Visual studies, because it is such a new discipline, maybe "too easy" (Elkins, "Visual Studies" 63).
When you write information or ideas from a source in your own words, cite the source by adding an in-text citation at the end of the paraphrased portion.
Paraphrasing from One Page
Include a full in-text citation with the author name and page number (if there is one). For example:
Mother-infant attachment became a leading topic of developmental research following the publication of John Bowlby's studies (Hunt 65).
Paraphrasing from Multiple Pages
If the paraphrased information/idea is from several pages, include them. For example:
Mother-infant attachment became a leading topic of developmental research following the publication of John Bowlby's studies (Hunt 50, 55, 65-71).
When you quote directly from a source, enclose the quoted section in quotation marks. Add an in-text citation at the end of the quote with the author name and page number:
Mother-infant attachment has been a leading topic of developmental research since John Bowlby found that "children raised in institutions were deficient in emotional and personality development" (Hunt 358).
No Page Numbers
When you quote from electronic sources that do not provide page numbers (like Web pages), cite the author name only.
"Three phases of the separation response: protest, despair, and detachment" (Garelli).
If you're using information from a single source more than once in succession (i.e., no other sources referred to in between), you can use a simplified in-text citation.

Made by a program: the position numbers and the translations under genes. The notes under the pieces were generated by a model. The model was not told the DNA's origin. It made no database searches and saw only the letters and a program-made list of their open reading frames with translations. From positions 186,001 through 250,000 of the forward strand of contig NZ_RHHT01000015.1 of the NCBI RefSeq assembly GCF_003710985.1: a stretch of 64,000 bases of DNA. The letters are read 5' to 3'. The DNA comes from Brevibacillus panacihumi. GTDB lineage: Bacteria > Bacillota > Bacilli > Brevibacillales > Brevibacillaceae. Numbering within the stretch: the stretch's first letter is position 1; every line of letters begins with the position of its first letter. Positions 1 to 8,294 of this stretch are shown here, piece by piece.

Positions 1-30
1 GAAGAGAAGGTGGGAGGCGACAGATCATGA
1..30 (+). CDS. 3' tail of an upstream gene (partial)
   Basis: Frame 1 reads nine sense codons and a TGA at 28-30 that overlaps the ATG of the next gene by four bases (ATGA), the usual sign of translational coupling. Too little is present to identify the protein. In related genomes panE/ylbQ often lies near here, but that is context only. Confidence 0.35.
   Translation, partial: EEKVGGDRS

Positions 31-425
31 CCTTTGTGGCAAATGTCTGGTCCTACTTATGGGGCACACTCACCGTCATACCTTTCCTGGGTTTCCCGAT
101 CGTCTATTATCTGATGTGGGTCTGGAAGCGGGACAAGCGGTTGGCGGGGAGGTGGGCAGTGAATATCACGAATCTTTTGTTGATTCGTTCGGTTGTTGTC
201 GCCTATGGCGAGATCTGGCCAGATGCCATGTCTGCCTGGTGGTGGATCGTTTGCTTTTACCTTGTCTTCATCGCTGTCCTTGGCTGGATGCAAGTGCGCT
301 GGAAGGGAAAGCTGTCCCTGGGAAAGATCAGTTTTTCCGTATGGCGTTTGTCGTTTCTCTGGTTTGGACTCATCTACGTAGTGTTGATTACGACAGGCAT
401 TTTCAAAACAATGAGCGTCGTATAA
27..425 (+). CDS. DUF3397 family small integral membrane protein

Cell biology is an area of science that focuses on the structure and function of cells (Smith 15). It revolves around the idea that the cell is a "fundamental unit of life" (17). Many important scientists have contributed to the evolution of cell biology. Mattias Jakob Schleiden and Theodor Schwann, for example, were scientists who formulated cell theory in 1838 (20).
Note: If using this simplified in-text citation creates ambiguity regarding the source being referred to, use the full in-text citation format.
Readers should be able to move from your own words to the words you quote without feeling an abrupt shift. Signal phrases provide clear signals to prepare the readers for the quotation. If you refer to the author's name in a sentence you do not have to include the name again as part of your in-text citation, instead include the page number (if there is one) at the end of the quotation or paraphrased section. For example:
Hunt explains that mother-infant attachment has been a leading topic of developmental research since John Bowlby found that "children raised in institutions were deficient in emotional and personality development" (358).
Where you'd normally put the author's last name, instead use the first one, two, or three words from the title. Don't count initial articles like "A", "An" or "The". You should provide enough words to make it clear which work you're referring to from your Works Cited list.
If the title in the Works Cited list is in italics, italicize the words from the title in the in-text citation.
If the title in the Works Cited list is in quotation marks, put quotation marks around the words from the title in the in-text citation.
(Cell Biology 12)